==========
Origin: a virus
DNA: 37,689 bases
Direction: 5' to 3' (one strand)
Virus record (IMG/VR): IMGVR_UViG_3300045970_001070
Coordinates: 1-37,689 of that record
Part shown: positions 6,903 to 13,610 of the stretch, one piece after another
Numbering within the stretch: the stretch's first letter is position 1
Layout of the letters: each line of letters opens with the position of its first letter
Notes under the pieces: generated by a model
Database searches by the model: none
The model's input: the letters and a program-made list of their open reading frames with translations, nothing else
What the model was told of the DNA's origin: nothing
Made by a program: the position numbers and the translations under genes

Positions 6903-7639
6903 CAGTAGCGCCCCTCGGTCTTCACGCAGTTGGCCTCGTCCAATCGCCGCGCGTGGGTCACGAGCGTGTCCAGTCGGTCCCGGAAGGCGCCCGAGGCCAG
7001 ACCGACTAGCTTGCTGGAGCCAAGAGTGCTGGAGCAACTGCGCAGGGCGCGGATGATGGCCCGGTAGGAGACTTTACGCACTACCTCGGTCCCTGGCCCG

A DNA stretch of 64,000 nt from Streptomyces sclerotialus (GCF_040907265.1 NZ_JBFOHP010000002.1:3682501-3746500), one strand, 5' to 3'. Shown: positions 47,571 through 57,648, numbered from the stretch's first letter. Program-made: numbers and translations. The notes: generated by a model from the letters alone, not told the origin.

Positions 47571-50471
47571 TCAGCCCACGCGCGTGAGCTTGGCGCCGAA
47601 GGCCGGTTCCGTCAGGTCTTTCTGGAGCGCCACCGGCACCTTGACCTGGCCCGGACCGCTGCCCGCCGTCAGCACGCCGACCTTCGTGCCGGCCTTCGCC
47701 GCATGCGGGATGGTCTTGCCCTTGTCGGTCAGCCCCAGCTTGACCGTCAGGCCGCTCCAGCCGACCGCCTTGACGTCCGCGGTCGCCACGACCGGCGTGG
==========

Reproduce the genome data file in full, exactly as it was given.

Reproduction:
Origin: a virus
DNA: 37,689 bases
Direction: 5' to 3' (one strand)
Virus record (IMG/VR): IMGVR_UViG_3300045970_001070
Coordinates: 1-37,689 of that record
Part shown: positions 6,903 to 13,610 of the stretch, one piece after another
Numbering within the stretch: the stretch's first letter is position 1
Layout of the letters: each line of letters opens with the position of its first letter
Notes under the pieces: generated by a model
Database searches by the model: none
The model's input: the letters and a program-made list of their open reading frames with translations, nothing else
What the model was told of the DNA's origin: nothing
Made by a program: the position numbers and the translations under genes

Positions 6903-7639
6903 CAGTAGCGCCCCTCGGTCTTCACGCAGTTGGCCTCGTCCAATCGCCGCGCGTGGGTCACGAGCGTGTCCAGTCGGTCCCGGAAGGCGCCCGAGGCCAG
7001 ACCGACTAGCTTGCTGGAGCCAAGAGTGCTGGAGCAACTGCGCAGGGCGCGGATGATGGCCCGGTAGGAGACTTTACGCACTACCTCGGTCCCTGGCCCG

A DNA stretch of 64,000 nt from Streptomyces sclerotialus (GCF_040907265.1 NZ_JBFOHP010000002.1:3682501-3746500), one strand, 5' to 3'. Shown: positions 47,571 through 57,648, numbered from the stretch's first letter. Program-made: numbers and translations. The notes: generated by a model from the letters alone, not told the origin.

Positions 47571-50471
47571 TCAGCCCACGCGCGTGAGCTTGGCGCCGAA
47601 GGCCGGTTCCGTCAGGTCTTTCTGGAGCGCCACCGGCACCTTGACCTGGCCCGGACCGCTGCCCGCCGTCAGCACGCCGACCTTCGTGCCGGCCTTCGCC
47701 GCATGCGGGATGGTCTTGCCCTTGTCGGTCAGCCCCAGCTTGACCGTCAGGCCGCTCCAGCCGACCGCCTTGACGTCCGCGGTCGCCACGACCGGCGTGG